October 19, 2016 – NASA’s Juno spacecraft entered safe mode Tuesday, October 18 at about 11:47 p.m. MDT (October 19 at 1:47 a.m. EDT). Early indications are a software performance monitor induced a reboot of the spacecraft’s onboard computer. The spacecraft acted as expected during the transition into safe mode, restarted successfully and is healthy. High-rate data has been restored, and the spacecraft is conducting flight software diagnostics. Due to the transition into safe mode, all instruments were off, and the planned science data collection for today’s close flyby of Jupiter (perijove 2), did not occur.
“At the time safe mode was entered, the spacecraft was more than 13 hours from its closest approach to Jupiter,” said Rick Nybakken, Juno project manager from NASA’s Jet Propulsion Laboratory in Pasadena, Calif. “We were still quite a ways from the planet’s more intense radiation belts and magnetic fields. The spacecraft is healthy and we are working our standard recovery procedure.”
The spacecraft is designed to enter safe mode if its onboard computer perceives conditions are not as expected. In this case, the safe mode turned off instruments and a few non-critical spacecraft components, and it confirmed the spacecraft was pointed toward the sun to ensure the solar arrays received power.
Mission managers are continuing to study an unrelated issue with the performance of a pair of valves that are part of the spacecraft’s propulsion system. Last week the decision was made to postpone a burn of the spacecraft’s main engine that would have reduced Juno’s orbital period from 53.4 to 14 days.
The next close flyby is scheduled for December 11, with all science instruments on.
The Juno science team continues to analyze returns from the first close flyby on August 27. Revelations from that flyby include that Jupiter’s magnetic fields and aurora are bigger and more powerful than originally thought. Juno’s Microwave Radiometer instrument (MWR) also provided data that give mission scientists their first glimpse below the planet’s swirling cloud deck. The radiometer instrument can peer about 215 to 250 miles (350 to 400 kilometers) below Juno’s clouds.
“With the MWR data, it is as if we took an onion and began to peel the layers off to see the structure and processes going on below,” said Bolton. “We are seeing that those beautiful belts and bands of orange and white we see at Jupiter’s cloud tops extend in some version as far down as our instruments can see, but seem to change with each layer.”
The JunoCam public outreach camera also was operating during the August 27 flyby. The raw images from that flyby (and all future flybys) were made available on the JunoCam website for the public to not only peruse but to process into final image products. JunoCam is the first outreach camera to venture beyond the asteroid belt.
“JunoCam has a small operations team and no image processing team, so we took a leap of faith that the public would step up and help us generate images of Jupiter from the raw data,” said Candy Hansen, JunoCam imaging scientist from the Planetary Science Institute in Tucson, Arizona. “All sorts of people are coming to the JunoCam site and providing their own aesthetic. We have volunteers from all over the world, and they are doing beautiful work. So far all our expectations for JunoCam have not only been met but are being exceeded, and we’re just getting started.”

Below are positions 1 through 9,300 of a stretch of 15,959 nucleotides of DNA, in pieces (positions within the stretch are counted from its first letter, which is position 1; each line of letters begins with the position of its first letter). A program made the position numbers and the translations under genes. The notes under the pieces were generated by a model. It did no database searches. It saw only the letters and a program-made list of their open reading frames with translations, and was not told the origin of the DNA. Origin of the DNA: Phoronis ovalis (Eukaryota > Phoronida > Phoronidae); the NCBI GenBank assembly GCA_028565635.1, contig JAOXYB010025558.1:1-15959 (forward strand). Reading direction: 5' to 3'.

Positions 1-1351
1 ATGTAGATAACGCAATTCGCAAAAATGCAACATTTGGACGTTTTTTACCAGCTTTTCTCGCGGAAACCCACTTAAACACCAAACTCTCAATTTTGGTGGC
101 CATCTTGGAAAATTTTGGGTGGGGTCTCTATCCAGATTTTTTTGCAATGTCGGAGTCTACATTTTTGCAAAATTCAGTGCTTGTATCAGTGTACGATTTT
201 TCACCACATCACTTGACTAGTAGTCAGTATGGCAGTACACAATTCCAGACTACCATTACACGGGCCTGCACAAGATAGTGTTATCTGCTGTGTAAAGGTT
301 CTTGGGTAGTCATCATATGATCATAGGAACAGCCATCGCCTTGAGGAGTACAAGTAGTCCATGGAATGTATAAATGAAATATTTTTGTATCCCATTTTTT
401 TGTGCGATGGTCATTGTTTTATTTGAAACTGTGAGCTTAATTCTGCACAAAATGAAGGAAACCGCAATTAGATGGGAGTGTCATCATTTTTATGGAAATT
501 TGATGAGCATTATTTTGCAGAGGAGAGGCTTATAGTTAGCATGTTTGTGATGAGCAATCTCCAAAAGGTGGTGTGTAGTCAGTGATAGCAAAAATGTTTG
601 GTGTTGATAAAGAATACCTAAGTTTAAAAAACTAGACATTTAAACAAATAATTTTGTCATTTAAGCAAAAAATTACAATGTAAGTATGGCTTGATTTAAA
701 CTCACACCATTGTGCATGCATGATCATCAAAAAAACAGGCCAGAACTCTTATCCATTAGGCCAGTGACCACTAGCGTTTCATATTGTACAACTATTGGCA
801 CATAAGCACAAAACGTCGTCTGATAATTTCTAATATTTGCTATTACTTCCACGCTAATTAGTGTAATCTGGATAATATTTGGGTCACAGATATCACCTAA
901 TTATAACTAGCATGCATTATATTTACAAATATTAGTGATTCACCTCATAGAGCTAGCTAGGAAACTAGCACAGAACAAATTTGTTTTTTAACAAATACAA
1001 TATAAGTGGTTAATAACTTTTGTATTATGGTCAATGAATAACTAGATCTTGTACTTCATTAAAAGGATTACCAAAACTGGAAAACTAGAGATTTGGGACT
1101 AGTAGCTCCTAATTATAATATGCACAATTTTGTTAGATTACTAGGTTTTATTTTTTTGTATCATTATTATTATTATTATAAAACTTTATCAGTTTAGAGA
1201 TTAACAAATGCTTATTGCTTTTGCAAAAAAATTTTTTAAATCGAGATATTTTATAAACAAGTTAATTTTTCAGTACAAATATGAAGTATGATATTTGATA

The final image products include straightforward images of the solar system’s largest world, but also some with a certain artistic license, including a variation on Vincent Van Gogh’s Starry Night painting and even a “smiley face” made from an image of Jupiter’s south pole. These amateur-generated JunoCam images are not only being used to help interest the media and public in this mission to the most massive planet in the solar system, but are engaging Juno’s science team as well.
“The amateurs are giving us a different perspective on how to process images,” said Hansen. “They are experimenting with different color enhancements, different highlights or annotations than we would normally expect. They are identifying storms tracked from Earth to connect our images to the historical record. This is citizen science at its best.”
The Juno spacecraft launched on a United Launch Alliance Atlas V rocket on August 5, 2011, from Cape Canaveral, Florida, and arrived at Jupiter on July 4, 2016. During its mission of exploration, Juno soars low over the planet’s cloud tops — as close as about 2,600 miles (4,100 kilometers). During these flybys, Juno will probe beneath the obscuring cloud cover of Jupiter and study its auroras to learn more about the planet’s origins, structure, atmosphere and magnetosphere.
Juno’s name comes from Roman mythology. The mythical god Jupiter drew a veil of clouds around himself to hide his mischief, and his wife — the goddess Juno — was able to peer through the clouds and reveal Jupiter’s true nature.
JPL manages the Juno mission for the principal investigator, Scott Bolton, of Southwest Research Institute in San Antonio. Juno is part of NASA’s New Frontiers Program, which is managed at NASA’s Marshall Space Flight Center in Huntsville, Alabama, for NASA’s Science Mission Directorate. Lockheed Martin Space Systems, Denver, built the spacecraft. Caltech in Pasadena, California, manages JPL for NASA.